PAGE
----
December 2022
Volume 22, Issue 14
Open Access
Vision Sciences Society Annual Meeting Abstract  |   December 2022
How many non-linear computations are required for CNNs to account for the response properties of the primary visual cortex (V1)?
Author Affiliations & Notes
  • Hui-Yuan Miao
    Department of Psychology, Vanderbilt University
  • Hojin Jang
    Department of Psychology, Vanderbilt University
  • Frank Tong
    Department of Psychology, Vanderbilt University
    Vanderbilt Vision Research Center
  • Footnotes
    Acknowledgements  Supported by NIH R01EY029278 grant to FT.
Journal of Vision December 2022, Vol.22, 4172. doi:
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      Hui-Yuan Miao, Hojin Jang, Frank Tong; How many non-linear computations are required for CNNs to account for the response properties of the primary visual cortex (V1)?. Journal of Vision 2022;22(14):4172.

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      © ARVO (1962-2015); The Authors (2016-present)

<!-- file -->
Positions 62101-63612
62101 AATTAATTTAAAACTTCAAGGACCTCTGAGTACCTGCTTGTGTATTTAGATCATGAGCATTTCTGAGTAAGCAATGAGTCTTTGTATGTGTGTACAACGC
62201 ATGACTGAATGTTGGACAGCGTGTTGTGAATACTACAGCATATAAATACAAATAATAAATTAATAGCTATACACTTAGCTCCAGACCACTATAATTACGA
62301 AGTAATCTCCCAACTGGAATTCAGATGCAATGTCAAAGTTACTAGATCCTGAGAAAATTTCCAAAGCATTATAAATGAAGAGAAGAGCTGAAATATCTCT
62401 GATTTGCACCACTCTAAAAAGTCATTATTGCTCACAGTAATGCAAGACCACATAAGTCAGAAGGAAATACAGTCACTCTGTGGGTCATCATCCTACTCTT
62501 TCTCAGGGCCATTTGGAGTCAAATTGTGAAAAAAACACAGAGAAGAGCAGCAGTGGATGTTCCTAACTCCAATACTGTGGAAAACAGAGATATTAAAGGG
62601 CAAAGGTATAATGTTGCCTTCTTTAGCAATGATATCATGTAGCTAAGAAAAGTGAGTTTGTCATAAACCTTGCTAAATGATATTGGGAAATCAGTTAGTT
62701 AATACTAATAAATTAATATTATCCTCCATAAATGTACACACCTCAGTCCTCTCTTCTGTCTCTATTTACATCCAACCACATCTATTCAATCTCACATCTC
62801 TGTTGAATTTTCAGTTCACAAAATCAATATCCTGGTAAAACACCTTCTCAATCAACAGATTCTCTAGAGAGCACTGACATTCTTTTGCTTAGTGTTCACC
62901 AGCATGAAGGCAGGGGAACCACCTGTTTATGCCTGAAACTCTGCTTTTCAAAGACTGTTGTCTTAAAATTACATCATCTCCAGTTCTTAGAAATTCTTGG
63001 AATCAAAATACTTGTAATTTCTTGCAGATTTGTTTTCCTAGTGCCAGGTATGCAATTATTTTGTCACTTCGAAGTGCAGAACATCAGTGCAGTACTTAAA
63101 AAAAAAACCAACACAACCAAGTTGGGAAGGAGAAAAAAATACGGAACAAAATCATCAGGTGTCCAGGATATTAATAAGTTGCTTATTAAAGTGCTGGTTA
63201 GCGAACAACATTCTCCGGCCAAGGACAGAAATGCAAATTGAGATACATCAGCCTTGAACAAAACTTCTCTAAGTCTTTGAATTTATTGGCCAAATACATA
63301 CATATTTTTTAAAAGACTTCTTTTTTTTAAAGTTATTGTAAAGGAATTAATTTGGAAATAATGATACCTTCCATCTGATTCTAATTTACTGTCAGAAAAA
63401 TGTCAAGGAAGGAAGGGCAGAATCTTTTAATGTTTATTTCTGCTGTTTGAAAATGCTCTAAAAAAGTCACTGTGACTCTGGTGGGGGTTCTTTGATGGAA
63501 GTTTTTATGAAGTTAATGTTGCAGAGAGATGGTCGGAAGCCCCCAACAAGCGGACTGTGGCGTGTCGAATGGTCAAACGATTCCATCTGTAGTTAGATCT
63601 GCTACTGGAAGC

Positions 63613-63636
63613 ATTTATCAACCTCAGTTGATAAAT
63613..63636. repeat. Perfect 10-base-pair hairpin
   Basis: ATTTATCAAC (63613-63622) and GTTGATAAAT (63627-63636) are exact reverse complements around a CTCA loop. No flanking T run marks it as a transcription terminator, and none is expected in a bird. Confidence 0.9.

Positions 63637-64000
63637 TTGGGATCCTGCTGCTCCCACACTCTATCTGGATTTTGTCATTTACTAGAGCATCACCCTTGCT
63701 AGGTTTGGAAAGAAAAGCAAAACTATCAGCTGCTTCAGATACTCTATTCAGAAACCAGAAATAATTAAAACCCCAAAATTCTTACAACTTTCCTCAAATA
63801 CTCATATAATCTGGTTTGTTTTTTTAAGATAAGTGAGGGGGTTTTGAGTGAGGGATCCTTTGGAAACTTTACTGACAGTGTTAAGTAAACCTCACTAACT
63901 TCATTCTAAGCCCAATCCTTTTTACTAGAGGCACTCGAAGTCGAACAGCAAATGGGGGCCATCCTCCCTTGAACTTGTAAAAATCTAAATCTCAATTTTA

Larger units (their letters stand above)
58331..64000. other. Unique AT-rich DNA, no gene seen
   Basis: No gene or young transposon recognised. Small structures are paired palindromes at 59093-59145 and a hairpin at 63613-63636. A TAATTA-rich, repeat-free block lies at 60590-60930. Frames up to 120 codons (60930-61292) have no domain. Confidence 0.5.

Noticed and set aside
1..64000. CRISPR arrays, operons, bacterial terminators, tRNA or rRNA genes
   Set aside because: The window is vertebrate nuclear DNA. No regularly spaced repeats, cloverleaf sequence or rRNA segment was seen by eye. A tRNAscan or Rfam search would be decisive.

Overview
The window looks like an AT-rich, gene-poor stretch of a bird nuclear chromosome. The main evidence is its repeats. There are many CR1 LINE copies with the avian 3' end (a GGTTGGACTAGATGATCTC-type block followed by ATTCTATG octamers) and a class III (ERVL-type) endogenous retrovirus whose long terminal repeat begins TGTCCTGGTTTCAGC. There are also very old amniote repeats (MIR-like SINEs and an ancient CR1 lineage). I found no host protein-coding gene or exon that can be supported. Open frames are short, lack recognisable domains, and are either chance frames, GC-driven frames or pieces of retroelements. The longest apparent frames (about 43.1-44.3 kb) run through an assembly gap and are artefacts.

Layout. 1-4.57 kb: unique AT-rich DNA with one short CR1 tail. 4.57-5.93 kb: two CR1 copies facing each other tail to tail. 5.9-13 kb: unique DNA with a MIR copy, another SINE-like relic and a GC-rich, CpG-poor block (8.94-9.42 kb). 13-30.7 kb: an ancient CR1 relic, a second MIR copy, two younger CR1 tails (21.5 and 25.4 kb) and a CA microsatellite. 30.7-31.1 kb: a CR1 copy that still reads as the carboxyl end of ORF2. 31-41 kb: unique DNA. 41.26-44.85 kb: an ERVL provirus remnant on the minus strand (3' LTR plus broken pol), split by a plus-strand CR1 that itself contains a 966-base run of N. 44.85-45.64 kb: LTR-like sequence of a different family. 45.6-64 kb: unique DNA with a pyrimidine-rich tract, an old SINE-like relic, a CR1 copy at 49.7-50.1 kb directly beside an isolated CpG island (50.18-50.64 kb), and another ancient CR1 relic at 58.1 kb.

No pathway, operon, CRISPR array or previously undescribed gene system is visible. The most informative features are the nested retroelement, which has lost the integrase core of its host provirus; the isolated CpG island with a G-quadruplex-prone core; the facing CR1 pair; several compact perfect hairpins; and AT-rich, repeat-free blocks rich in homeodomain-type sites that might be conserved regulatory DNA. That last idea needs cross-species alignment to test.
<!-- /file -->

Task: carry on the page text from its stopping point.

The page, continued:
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While the primary visual cortex (V1) is arguably the best understood visual area, we still don’t fully understand its computational mechanisms. Traditional models propose that V1 neurons behave like Gabor filters, exhibiting selectivity for orientation and spatial frequency, followed by additional non-linear processes such as half-wave rectification, suppression, and/or divisive normalization. Convolutional neural networks (CNNs), which can simulate complex tuning functions, provide an alternate way to fit V1 data without relying on hand-designed filters. A recent study by Cadena et al. (2019) used the layer-wise activity of VGG-19 to predict V1 neuronal responses of monkeys that viewed thousands of natural and synthesized images. Surprisingly, the best V1 predictions were not obtained in the lowest layers, but rather, after multiple convolutional and max-pooling operations, leading the authors to conclude that V1 relies on far more non-linear computations than previously thought. However, a potential concern is that the lower layers of VGG-19 have small convolutional filters, whereas the images used to evaluate VGG-19 performance were comparatively large. Thus, we suspected that the poor performance of the lower layers of VGG-19 may have been driven by input size. To address this issue, we evaluated the performance of AlexNet, which has much larger receptive fields in its lower layers. In contrast to VGG-19, we found that the first convolutional layer of AlexNet best predicted V1 responses. A control analysis revealed that the best-performing layer of VGG-19 shifted systematically to lower layers after the input images were rescaled to a smaller size. We further showed that a modified version of AlexNet could match the predictive performance of VGG-19 after just a few non-linear computations. Overall, our findings demonstrate that the response properties of V1 neurons can be well explained by relatively few non-linear computations while confirming that CNNs outperform traditional V1 Gabor filter models.


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